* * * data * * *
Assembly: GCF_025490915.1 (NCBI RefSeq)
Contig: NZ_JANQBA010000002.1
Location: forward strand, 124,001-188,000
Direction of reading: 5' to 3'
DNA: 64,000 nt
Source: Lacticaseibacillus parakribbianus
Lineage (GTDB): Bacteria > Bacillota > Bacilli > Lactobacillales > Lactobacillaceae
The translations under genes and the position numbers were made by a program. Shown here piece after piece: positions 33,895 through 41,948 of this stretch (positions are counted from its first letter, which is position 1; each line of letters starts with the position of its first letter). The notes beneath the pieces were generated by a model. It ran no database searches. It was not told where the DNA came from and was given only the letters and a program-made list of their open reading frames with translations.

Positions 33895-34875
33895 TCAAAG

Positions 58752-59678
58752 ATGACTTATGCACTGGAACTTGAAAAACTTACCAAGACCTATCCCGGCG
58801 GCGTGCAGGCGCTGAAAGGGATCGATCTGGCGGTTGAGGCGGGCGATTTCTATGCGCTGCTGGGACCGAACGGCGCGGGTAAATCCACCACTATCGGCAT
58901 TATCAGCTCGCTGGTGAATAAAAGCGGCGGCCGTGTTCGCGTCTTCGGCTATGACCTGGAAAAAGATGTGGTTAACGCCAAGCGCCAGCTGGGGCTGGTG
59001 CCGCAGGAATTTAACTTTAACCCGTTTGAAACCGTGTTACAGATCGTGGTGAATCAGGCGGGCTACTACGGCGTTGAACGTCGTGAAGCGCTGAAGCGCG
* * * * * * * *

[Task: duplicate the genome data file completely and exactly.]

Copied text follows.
Assembly: GCF_025490915.1 (NCBI RefSeq)
Contig: NZ_JANQBA010000002.1
Location: forward strand, 124,001-188,000
Direction of reading: 5' to 3'
DNA: 64,000 nt
Source: Lacticaseibacillus parakribbianus
Lineage (GTDB): Bacteria > Bacillota > Bacilli > Lactobacillales > Lactobacillaceae
The translations under genes and the position numbers were made by a program. Shown here piece after piece: positions 33,895 through 41,948 of this stretch (positions are counted from its first letter, which is position 1; each line of letters starts with the position of its first letter). The notes beneath the pieces were generated by a model. It ran no database searches. It was not told where the DNA came from and was given only the letters and a program-made list of their open reading frames with translations.

Positions 33895-34875
33895 TCAAAG

Positions 58752-59678
58752 ATGACTTATGCACTGGAACTTGAAAAACTTACCAAGACCTATCCCGGCG
58801 GCGTGCAGGCGCTGAAAGGGATCGATCTGGCGGTTGAGGCGGGCGATTTCTATGCGCTGCTGGGACCGAACGGCGCGGGTAAATCCACCACTATCGGCAT
58901 TATCAGCTCGCTGGTGAATAAAAGCGGCGGCCGTGTTCGCGTCTTCGGCTATGACCTGGAAAAAGATGTGGTTAACGCCAAGCGCCAGCTGGGGCTGGTG
59001 CCGCAGGAATTTAACTTTAACCCGTTTGAAACCGTGTTACAGATCGTGGTGAATCAGGCGGGCTACTACGGCGTTGAACGTCGTGAAGCGCTGAAGCGCG